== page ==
Photo Credit: http://amandakumar.files.wordpress.com/2013/01/30-rock-black-tie.jpg7. Black Tie (Season 1, Episode 12): The writers of 30 Rock lovingly nicknamed this episode “Goodbye America,” and with good reason.  It’s one of the strangest half-hours the show has ever produced.  Still, the sight of Paul Reubens playing an inbred prince with a fake tiny hand is too good to overlook.  His interactions with Jenna are hysterical, especially when he asks her to dance for him.  Meanwhile, we finally get to meet Jack’s ex-wife played to perfection by Isabella Rossellini.  Not only does this give us some insight into who Jack is, but it further bonds him and Liz together, which is always a good thing. 

 

Photo Credit: http://pixel.nymag.com/imgs/daily/vulture/2012/11/30/30-30-rock.o.jpg/a_560x375.jpg6. Mazel Tov Dummies (Season 7, Episode 7): Okay, so I’m a sucker for wedding episodes, but this one is pretty important.  After seven years of being unlucky in love, Liz finally ties the knot with her boyfriend Criss (James Marsden).  Of course, still being who she is, Liz doesn’t want a fancy wedding with a beautiful dress, she’d rather just go down to city hall.  This all changes once she comes to terms with the fact that it’s her big day and she wants to feel like a princess.  Princess Leia, that is.  No one else could have pulled off a walk down the aisle with two side-buns in their hair, but Liz Lemon does it flawlessly.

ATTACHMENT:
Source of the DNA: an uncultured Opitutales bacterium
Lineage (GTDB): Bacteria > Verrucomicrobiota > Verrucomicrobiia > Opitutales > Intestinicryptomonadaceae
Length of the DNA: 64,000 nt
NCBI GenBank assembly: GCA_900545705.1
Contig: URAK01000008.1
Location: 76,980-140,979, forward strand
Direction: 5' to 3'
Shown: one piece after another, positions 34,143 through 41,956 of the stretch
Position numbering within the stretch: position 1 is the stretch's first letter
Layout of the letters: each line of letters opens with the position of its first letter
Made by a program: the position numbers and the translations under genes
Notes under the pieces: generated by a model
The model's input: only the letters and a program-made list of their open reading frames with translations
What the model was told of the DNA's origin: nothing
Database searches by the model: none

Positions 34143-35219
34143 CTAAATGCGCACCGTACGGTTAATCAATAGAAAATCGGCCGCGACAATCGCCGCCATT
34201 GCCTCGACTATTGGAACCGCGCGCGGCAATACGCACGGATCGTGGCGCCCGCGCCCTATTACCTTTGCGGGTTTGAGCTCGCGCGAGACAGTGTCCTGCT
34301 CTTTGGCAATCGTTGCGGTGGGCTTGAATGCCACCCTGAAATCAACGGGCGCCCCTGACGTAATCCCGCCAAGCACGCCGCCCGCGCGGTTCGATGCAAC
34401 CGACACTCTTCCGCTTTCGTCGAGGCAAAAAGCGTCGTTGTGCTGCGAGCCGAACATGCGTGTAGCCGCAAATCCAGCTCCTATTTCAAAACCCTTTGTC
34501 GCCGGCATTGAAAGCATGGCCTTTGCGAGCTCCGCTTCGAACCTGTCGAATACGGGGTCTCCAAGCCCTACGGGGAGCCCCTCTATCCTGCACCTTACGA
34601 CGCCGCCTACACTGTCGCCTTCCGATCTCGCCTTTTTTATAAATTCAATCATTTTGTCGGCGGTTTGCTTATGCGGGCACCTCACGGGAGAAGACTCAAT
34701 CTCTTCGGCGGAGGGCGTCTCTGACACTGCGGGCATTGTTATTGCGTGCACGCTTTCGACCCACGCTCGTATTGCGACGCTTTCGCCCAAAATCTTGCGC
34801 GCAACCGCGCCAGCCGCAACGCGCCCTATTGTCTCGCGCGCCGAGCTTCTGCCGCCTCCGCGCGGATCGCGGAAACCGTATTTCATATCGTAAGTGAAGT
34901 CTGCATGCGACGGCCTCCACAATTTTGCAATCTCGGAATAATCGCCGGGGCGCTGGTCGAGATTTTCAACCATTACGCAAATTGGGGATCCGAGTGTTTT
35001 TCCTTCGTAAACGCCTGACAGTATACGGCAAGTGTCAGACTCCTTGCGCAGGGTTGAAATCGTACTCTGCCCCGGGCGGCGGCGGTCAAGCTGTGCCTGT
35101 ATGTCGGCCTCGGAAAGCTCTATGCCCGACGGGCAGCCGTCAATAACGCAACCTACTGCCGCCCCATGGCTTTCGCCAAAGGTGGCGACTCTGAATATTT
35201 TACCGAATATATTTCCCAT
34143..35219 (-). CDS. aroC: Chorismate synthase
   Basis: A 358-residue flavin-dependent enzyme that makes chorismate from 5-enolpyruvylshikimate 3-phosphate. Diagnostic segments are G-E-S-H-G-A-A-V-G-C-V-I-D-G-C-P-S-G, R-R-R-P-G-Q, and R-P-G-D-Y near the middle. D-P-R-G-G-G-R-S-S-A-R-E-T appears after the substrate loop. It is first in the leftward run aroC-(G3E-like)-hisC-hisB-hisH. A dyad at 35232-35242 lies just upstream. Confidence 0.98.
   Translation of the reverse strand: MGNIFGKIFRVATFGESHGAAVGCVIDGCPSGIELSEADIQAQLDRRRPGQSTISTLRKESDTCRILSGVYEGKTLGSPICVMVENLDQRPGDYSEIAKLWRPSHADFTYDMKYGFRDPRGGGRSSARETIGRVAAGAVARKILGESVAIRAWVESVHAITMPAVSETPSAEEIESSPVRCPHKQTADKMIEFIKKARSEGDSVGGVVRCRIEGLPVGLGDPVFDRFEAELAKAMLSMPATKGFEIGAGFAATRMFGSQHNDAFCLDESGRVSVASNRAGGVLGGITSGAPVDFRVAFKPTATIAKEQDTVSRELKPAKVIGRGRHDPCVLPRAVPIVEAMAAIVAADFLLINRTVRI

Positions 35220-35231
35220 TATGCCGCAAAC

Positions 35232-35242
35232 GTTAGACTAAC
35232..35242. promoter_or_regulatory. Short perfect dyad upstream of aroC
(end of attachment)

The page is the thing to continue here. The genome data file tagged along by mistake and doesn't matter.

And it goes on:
Photo Credit: http://screencrush.com/30-rock-theres-no-i-in-america-preview/5. There’s No I in America (Season 7, Episode 5): Another great episode from the final season, There’s No I in America sees Jack and Liz going head-to-head in order to win over Jenna’s approval.  It turns out that the lovably conceited blonde actress has the power to choose the next POTUS, so the two engage in a debate to try and bring her over to their side.  The debate itself is chock full of topical, witty humor as Liz and Jack sling the mud back and forth.  It’s also worth noting that this episode contains a brilliant cold open with Liz doing some physical comedy.  Then there’s the subplots involving Kenneth’s hometown and Pete being desperate for female affection, which always garners some laughs.

 

Photo Credit: http://www.theatlantic.com/entertainment/archive/2011/03/30-rock-keeps-up-with-the-kardashians-squanders-susan-sarandon/72619/4. Queen of Jordan (Season 5, Episode 17): In this superb sendup of reality TV–particularly the Real Housewives franchise–Tracy’s wife Angie (Sherri Shepherd) takes center stage as a camera crew follows her around the studio.  She has a wacky entourage that follows her around including the flamboyant D’Fwan and the wine-slinging Randi.  Everything in this episode perfectly parodies how ridiculous reality TV can be, from Jack being portrayed as a flatulent gay man, to Angie dropping a new single called “My Single is Dropping.”  Even more funny business occurs when Jenna tries to promote her website jennas-side.com, and Frank is revealed to have had an affair with his middle school teacher.